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The idea of a fragmented nation of Galician, Basque and Catalan nationalism, however, comes from a conception that has nothing to do with Marxism and historical materialism. It is even opposed to it, insofar as it conceives of the nation as a reality prior to industrial development - e-technical, to say the least with Mumford -, even pre-political - arcadic -, by postulating the existence of these peoples as original peoples who now claim a right to self-determination in the face of the centralising action of the bourgeois state.

Pedro Insua @PedroInsua1

December 18, 2020 01:51

Sánchez, Zapatero and Rubalcaba, during the 39th federal congress of the PSOE. Jorge Barreno Madrid

The fundamentalist left (or reactionary, or feng shui, or gauchist, or whatever you want to call it) – that is to say, from the podemism, to understand us – whose representatives move or claim to move in the coordinates of Marxism (of historical materialism or communism), assumes, without further explanation, the reality, both historical and present, of the Catalan nation, the Basque nation and the Galician nation (or even other fragments of the Spanish nation such as Andalusia, Asturias, Extremadura, etc.).

What is more. The almost axiomatic evidence of Spain’s plurinational character is of such a nature for this left that anyone who dares to raise any doubts about it is sent, ipso facto, by the force of the evidence itself, to the class of the extreme right, reactionary, caveman (facha) and against which podemism claims to fight mainly (anti-fascism).

Thus, according to this evidence, this fragmented plurinational consciousness comes, it seems, from the very heart of the left, from the communist left for more signs – or at least it has something to do with it directly -, leaving to the right, to the extreme right (fascism), any other perspective that preserves in some way the reference to Spain as a national unit.

But what does this fragmented national consciousness have to do with historical materialism? And, on the other hand, what does the dissolution of Spain through separatism have to do with communism?

In the Marxist conception, the idea of nation is a product formed by the bourgeois state that appears with the great capitalist industry and that is going to destroy any previous ethnic nationality -of a regional, regional, local nature- conceived as a hindrance anchored in previous productive relations -like the feudal ones- that have already been overcome.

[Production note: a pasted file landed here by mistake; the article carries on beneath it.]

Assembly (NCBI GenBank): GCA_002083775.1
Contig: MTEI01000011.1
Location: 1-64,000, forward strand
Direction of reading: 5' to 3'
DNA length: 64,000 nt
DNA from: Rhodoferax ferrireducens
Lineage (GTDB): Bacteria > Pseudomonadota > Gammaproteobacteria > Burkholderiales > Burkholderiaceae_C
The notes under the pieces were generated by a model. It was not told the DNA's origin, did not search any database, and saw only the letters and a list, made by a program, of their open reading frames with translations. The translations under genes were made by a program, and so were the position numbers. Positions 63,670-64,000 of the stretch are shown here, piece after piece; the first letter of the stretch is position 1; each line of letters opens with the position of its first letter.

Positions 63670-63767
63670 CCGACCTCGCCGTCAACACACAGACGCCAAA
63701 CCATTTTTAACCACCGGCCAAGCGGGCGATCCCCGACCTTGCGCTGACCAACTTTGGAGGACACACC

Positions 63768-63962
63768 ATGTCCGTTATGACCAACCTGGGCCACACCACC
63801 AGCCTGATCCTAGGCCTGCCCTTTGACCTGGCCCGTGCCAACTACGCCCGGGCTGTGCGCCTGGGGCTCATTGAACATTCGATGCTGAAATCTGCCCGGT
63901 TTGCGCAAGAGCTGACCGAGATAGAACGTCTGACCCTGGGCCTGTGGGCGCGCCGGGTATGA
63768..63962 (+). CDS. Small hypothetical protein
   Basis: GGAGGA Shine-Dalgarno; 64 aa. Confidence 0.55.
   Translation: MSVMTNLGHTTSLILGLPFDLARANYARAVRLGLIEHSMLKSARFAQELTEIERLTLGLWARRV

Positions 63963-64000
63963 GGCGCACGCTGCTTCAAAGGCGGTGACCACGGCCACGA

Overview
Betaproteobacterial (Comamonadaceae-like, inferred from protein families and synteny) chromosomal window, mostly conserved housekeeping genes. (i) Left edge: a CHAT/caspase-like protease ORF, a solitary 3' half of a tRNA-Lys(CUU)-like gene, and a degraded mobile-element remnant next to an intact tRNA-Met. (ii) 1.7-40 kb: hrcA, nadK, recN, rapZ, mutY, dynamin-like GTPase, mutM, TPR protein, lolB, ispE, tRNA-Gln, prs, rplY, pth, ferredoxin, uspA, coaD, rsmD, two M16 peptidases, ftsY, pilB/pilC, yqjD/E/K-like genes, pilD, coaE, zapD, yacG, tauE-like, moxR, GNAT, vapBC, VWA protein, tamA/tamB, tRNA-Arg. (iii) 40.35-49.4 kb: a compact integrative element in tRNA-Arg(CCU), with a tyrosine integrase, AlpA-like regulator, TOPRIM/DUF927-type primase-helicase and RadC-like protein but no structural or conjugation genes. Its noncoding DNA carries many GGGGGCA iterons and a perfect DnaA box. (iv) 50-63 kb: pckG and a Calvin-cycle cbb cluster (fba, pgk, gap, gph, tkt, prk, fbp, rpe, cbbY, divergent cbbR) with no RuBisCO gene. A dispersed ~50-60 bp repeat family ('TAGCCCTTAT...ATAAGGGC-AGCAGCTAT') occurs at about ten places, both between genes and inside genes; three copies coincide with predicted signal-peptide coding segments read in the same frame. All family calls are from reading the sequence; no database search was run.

In this way, it is from the format of a canonical nation -England, France, Italy, Spain, Russia, Germany, United States-, in its configuration as a bourgeois state, that the revolutionary transformation, integral, not by fragments, towards a socialist state is posed.

Industrialisation and centralisation, in this sense, are two historical processes that are presupposed from historical materialism in the formation of the contemporary nation, and in whose framework the class struggle -proletariat/bourgeoisie- that leads to the communist revolution takes place. The resistance to the disappearance of these ethnic nations, which are fragmented, is a reactionary resistance, which seeks the preservation of social relations – feudal, stately – already overcome as a consequence of the formation of the bourgeois state.

F. Engels will say it so clearly:

“Those remnants of a nation relentlessly trampled on by the march of history, as Hegel says, those remnants of peoples, become each time, and remain until their total extermination or denationalisation, fanatical carriers of counter-revolution, just as their whole existence in general is already a protest against a great historical revolution. This is what happened in Scotland with the Gaels, who supported the Stuarts from 1640 to 1745. Thus, in France with the Bretons, support of the Bourbons from 1792 to 1800. Thus, in Spain with the Basques, support of Don Carlos“.

(F. Engels, The Magyar Struggle, 1849)

The idea of a fragmented nation of Galician, Basque and Catalan nationalism, however, comes from a conception that has nothing to do with Marxism and historical materialism. It is even opposed to it, insofar as it conceives of the nation as a reality prior to industrial development – e-technical, to say the least with Mumford -, even pre-political – arcadic -, by postulating the existence of these peoples as original peoples who now claim a right to self-determination in the face of the centralising action of the bourgeois state.

That is to say, the separatist action of nationalism is far from a revolutionary action, in the Marxist sense. On the contrary, such a separation, which would take place within the framework of the fractional ethno-linguistic nation, would fall directly into the reaction by being a step backwards in the centralisation of the state’s action, as a bourgeois state.

Marx will say it very clearly, in reference to Germany, which is not yet unified:

“In a country like Germany, where there are so many medieval reminiscences to be swept away, and so much local and provincial obstinacy to be broken, under no circumstances can cities and provinces be allowed to put obstacles to the revolutionary activity that needs to emanate from the centre. […] As in France in 1793, so is the task of the German revolutionary party today: to centralise the nation”.

(Marx, circular from the Central Committee to the Communist League, 1850)

In short, Spain’s plurinational consciousness can in no way be justified on the basis of Marxism. Neither from a theoretical point of view, from historical materialism, because nationalism is an idealism, nor, even less, from a practical, revolutionary point of view, because separatism is reactionary.

I have said.

https://www.elespanol.com/opinion/columnas/20201218/centralizar-nacion-frente-reaccion-separatista/544325574_13.html

OpenKat

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